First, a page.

Questions And Replies

by thoughtsonthedead


“Good afternoon, everyone. Abernathy is on leave due to the squirrel-touching incident, so I’ll be doing the briefing this morning.”

“Do you have a name, sir?”

“Absolutely. Any questions?”

“Sir, down here. J.J. Jenkins, Washington Newspaper.”

“That’s the laziest fake paper name I’ve ever heard.”

“Yes, sir. It’s like casting the same two characters, one of whom he can’t even be bothered to name, in every little sketch.”

“Work’s work, Jenkins.”

“Yes, sir, I suppose. Anyway, the briefing: what does the State Department have to say about the rumors that it had a rogue NSA agent assassinated to keep him from leaking information to the North Koreans?”

“We deny them fiercely and completely. There is no truth to these allegations whatsoever, and we have written the Justice Department of our belief that the spreaders of these lies be prosecuted. For anyone to say the American government is having people assassinated is not just immoral, it may be illegal. America does not assassinate people.”

“So, you’re saying that the State Department did not have anyone killed?”

“Oh, no: we had a guy killed. Just wasn’t an assassination.”


“Funny story: we were trying to kill his roommate, Ted. Whole different thing. And, you know: if we had killed Ted, then that would have been an assassination. But somehow Albert got killed. Not an assassination. No political motive.”

“So you’re saying that you didn’t technically assassinate someone, you just had a guy killed.”

“By accident. Complete accident. Anyone could have made the mistake. Those two really look alike.”

“You intended to assassinate Ted.”

“Still do.”

“Isn’t that a crime, sir?”

“What? Planning a murder isn’t a crime.”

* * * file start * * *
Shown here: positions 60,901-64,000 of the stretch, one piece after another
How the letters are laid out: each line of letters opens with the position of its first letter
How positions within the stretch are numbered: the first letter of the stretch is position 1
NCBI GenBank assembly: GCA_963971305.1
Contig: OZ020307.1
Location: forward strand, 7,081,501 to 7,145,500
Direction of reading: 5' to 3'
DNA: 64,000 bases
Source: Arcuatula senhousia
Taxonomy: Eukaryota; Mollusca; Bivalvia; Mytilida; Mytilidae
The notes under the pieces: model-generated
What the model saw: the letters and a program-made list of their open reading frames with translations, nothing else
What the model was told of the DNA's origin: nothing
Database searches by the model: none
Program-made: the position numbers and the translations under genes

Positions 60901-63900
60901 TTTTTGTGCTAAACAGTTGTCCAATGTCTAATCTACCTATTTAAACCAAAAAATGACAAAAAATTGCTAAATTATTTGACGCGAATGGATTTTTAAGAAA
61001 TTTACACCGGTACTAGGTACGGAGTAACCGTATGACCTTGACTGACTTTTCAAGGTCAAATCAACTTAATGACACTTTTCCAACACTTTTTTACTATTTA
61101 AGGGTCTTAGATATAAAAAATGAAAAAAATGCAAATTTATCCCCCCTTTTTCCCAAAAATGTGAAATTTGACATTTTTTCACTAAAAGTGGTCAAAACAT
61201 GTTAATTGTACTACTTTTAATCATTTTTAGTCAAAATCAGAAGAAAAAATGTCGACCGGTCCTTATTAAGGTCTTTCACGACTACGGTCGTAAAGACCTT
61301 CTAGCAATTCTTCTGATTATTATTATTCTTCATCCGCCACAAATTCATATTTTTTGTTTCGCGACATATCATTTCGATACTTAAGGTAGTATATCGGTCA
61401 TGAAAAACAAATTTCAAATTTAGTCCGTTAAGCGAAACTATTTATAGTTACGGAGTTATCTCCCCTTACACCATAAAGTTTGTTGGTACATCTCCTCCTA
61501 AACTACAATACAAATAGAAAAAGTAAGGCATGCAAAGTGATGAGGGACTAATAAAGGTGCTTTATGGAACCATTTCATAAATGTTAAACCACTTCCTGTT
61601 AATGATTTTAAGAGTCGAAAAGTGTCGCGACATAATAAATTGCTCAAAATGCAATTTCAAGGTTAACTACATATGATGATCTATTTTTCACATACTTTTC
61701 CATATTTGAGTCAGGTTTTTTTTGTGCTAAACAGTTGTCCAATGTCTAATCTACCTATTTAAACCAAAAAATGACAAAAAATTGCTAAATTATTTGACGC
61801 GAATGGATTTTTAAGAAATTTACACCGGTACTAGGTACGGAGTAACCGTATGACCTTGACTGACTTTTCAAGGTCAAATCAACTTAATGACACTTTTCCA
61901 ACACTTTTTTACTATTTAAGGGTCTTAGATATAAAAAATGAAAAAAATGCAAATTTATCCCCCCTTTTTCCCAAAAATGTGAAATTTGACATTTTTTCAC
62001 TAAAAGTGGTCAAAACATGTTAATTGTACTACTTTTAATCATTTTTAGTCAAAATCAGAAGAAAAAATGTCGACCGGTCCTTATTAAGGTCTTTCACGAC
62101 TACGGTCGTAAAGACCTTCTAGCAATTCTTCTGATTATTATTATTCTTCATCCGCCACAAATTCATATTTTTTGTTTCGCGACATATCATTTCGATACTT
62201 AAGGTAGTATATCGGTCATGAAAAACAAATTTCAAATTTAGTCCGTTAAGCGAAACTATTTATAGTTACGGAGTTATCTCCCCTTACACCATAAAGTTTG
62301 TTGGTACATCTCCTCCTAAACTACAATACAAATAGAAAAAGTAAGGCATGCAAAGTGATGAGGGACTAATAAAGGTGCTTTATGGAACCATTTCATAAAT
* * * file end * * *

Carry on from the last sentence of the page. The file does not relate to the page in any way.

“I think so, sir.”

“Thoughtcrime, Jenkins. That’s what that is! A crime to intend? Intent doesn’t matter: actions do. Write that in your fake paper.”

“Okay, but you did have Albert assassinated.”

“No. Jenkins, you just don’t get it. If we had killed Ted, then that’s an assassination. There was a good political reason to have him killed. Therefore: assassination. But there was no reason at all that Albert had to die. Does no one any good. That means it’s not an assassination.”

“The fact remains that the man is dead and the State Department is responsible.”

“Facts? Jenkins, facts don’t matter: context does. Unless a killing aids in an old man’s accumulation of power, then it’s not an assassination. You could slice every woman’s throat on the planet, but you only get to commit matricide once.”

“Matricide is a one-time deal, sir.”

“You follow my meaning, then?”

“No, sir. You’re speaking in circles.”

“Nonsense, Jenkins: circles are coherent shapes.”

“Yes, sir.”

“Your first name is J.J., Jenkins?”

“Yes, sir.”

“What does it stand for?”

“It’s Jenkins all the way down, sir.”

“Good man.”